Karum Assyrian trading colony
Katholikos Patriarch of Armenia
Kline Couch, bed or bier
Komast A reveller; often depicted singing or dancing at or following a symposium
Kore Maiden. Archaic female figure
Kouros Boy. Archaic male figure
Kylix Shallow wine-cup

Back to Top

L
Labrys A double-axe; religious symbol of great antiquity
Lekythos A bottle for containing oil

Back to Top

M
Macellum Provision market where flesh, fish and vegetables were sold
Maenad Bacchante. From the Greek
Mandorla Almond-shaped aureole which signifies divinity
Martyrion Shrine of a martyr
Megabyxus Chief priest of the Temple of Artemis at Ephesus
Megale Meter Cybele, the Mother Goddess of Asia Minor
Megaron Large hall of a palace or house
Metope Plain rectangular panel in a Doric frieze, which was replaced in the Classical period by a sculptured relief

Back to Top

N
Naiskos Cella of modest proportions in a Greek temple
Naos A temple or sometimes the cella of a temple
Narthex Narrow vestibule along the west side of a church
Naumachia A mock naval battle staged in a flooded amphitheatre
Neocorus Title borne by a city which possessed a temple dedicated to the imperial cult
Nereids The daughters of Nereus, the Old Man of the Sea
Nike The personification of victory
Nymphaeum Literally, ‘Temple of the Nymphs’, an ornamental fountain with statues

Back to Top

O
Odeum (Odeion) Small building with semicircular seating used for concerts and meetings
Oikos A house
Oinochoe Wine-jug
Omphalos A sacred stone commemorating the centre of the earth where the eagles of Zeus met
Opisthodomus The porch at the rear of a temple which was sometimes used to store valuables
Orchestra Large circular space occupied by the chorus and actors in Greek theatres
Orthostats Upright slabs at the base of a wall
Ostothek Funerary urn

Back to Top

P
Palaestra Training area for wrestlers, boxers, etc.
Pancration Athletic contest involving wrestling and boxing; everything except biting or gouging of eyes was permitted
Parodos Space between the cavea and the stage of a theatre
Pediment A low-pitched gable above a portico
Pelike Amphora with a wide mouth and pear-shaped outline
Peplos A mantle in one piece worn draped by women
Periblos A precinct or the circuit around it
Periplous A sailing guide
Peripteros A temple surrounded by a row of columns
Peristasis A row of columns surrounding a temple
Peristyle A row or rows of columns surrounding a building or open court
Petasus Broad-brimmed hat worn by an ephebe
Phiale Saucer or bowl Pilaster, shallow pier or column projecting from a wall
Pithos Large earthenware jar used for storing oil, grain, etc.
Plinth A square block forming the base of a column
Podium A platform, also a low wall or continuous pedestal carrying a colonnade
Polos Stiff high hat
Portico A stoa or colonnade
Portolano Sailing directions
Prohedria Special seat in a theatre reserved for an important person
Pronaos The porch in front of a temple
Propylon Entrance gate to a temenos (plural: propylaia).
Proskenion (Latin: Proscaenium), a raised platform in front of the stage-building used by the actors in a Roman theatre
Prostylos A building with free-standing columns in a row
Prothesis Laying out of a corpse
Prutaneis Member of the executive committee of the Boule
Prytaneion (Prytanaeum) The administrative building in a city. This contained an altar dedicated to Hestia, on which burned a perpetual flame
Pseudo-dipteros A dipteral temple without the inner row of columns
Pteron A row of columns surrounding a Greek temple
Pulpitum A platform of boards, a stage

Back to Top

Q
Quadriga Four-horsed chariot

Back to Top

R
Rhyton A one-handled cup shaped like an animal’s head

Back to Top

S
Satrap Governor of a Persian province
Satyr Follower of Dionysus, usually depicted as half-animal, half-human with tail, hooves and permanently erect phallus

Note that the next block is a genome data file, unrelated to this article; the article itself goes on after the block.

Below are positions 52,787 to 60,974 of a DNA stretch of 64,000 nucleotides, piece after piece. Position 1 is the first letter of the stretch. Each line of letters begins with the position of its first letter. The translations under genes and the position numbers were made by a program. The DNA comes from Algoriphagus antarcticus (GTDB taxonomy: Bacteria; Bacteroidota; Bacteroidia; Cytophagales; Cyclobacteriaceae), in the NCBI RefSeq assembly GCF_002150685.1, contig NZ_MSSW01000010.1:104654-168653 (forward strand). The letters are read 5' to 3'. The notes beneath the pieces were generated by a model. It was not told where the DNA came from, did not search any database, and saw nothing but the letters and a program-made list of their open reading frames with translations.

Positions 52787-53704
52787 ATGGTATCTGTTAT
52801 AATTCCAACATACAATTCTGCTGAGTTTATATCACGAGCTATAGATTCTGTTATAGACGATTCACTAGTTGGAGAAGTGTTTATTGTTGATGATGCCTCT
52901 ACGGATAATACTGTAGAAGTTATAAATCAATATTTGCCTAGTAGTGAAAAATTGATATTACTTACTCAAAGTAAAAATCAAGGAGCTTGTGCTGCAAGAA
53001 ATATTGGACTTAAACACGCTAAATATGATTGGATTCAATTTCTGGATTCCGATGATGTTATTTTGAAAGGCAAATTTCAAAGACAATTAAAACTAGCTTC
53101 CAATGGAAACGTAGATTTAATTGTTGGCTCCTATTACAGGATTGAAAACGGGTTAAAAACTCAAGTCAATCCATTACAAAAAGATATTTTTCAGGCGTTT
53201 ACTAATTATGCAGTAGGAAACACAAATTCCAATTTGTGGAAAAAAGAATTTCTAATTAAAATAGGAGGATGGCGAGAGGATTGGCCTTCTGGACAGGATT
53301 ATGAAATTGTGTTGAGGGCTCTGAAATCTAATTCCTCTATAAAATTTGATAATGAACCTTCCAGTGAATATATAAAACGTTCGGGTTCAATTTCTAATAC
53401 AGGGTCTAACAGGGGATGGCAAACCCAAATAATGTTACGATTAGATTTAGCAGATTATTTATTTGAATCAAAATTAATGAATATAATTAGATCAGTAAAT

Scaenae froxis Elaborately ornamented front of the stage-building in a theatre
Shaft The body of a column between the base and capital
Silenus An old satyr, the son of Pan or Hermes and a nymph, who reared Dionysus. Usually depicted as a grotesque, fat, drunken old man precariously balanced on the back of a donkey
Sima The gutter of a building
Skene The stage building of a Roman theatre (Latin: Scaenium)
Skyphos A deep cup with two, usually horizontal, handles
Socle Projecting part of a base or pedestal
Soffit The lower surface of an architectural element
Spina Barrier in the centre of a Roman amphitheatre
Stadium Long building in which foot-races and other athletic contests were held
Stater A gold, silver or electrum coin of ancient Greece
Stathmos Quarters for travellers or soldiers
Stele Narrow stone slab set upright bearing writing or a decoration. Often used as a grave stone or marker
Stoa A porch or portico not attached to a larger building (see also colonnade and portico)
Strategos Commander of an army, a general
Strigil An instrument used for scraping the skin after a bath
Stylobate The top step of a crepidoma
Sympolity A federal union of cities or states, a confederation
Synoecism The union of several cities or towns under one capital city
Synthronon Semicircular bench or benches for the clergy in the apse or in rows on either side of the bema

Back to Top

T
Tabula ansata Decorative panel
Temenos A sacred enclosure
Temple-in-antis Simple building in which the side walls were extended to form a porch. This had two columns between the antae
Tetrastoon A square surrounded by four colonnades
Theatron At first applied to the section of the theatre occupied by the audience, later extended to the whole building (from Greek word meaning ‘seeing place’. The latin uses the word auditorium, the ‘hearing place’)
Theme A province (Byzantine)
Theriomorphic Resembling mythical or real animals in art
Tholos A circular building. Term sometimes applied to an underground beehive tomb
Thyrsus Staff, wreathed with vine leaves and ivy and surmounted with a pine-cone, carried by Dionysus and his followers
Torus A large convex moulding, e.g. at the base of a column
Triconchos A building composed of three ‘conches’, i.e. of three semicircular niches surmounted by halfdomes
Triglyph Part of a Doric frieze bearing three vertical grooves, which alternated with the metopes
Triskele Three legs radiating from a common centre
Tyche The deified personification of chance or fortune
Tyxnpanon (tympanum) The area enclosed by the mouldings of a pediment
Trireme A Greek galley rowed by three banks of oars

Back to Top

V
Velum Canvas used to protect spectators in the auditorium of a Roman theatre from the sun
Vomitorium covered exit in a Roman theatre

Back to Top

X
Xoanon a primitive wooden cult statue or idol, frequently believed to have fallen from heaven

  Report Article


Comments only. Please post questions in the forums.


There are no comments to display.


×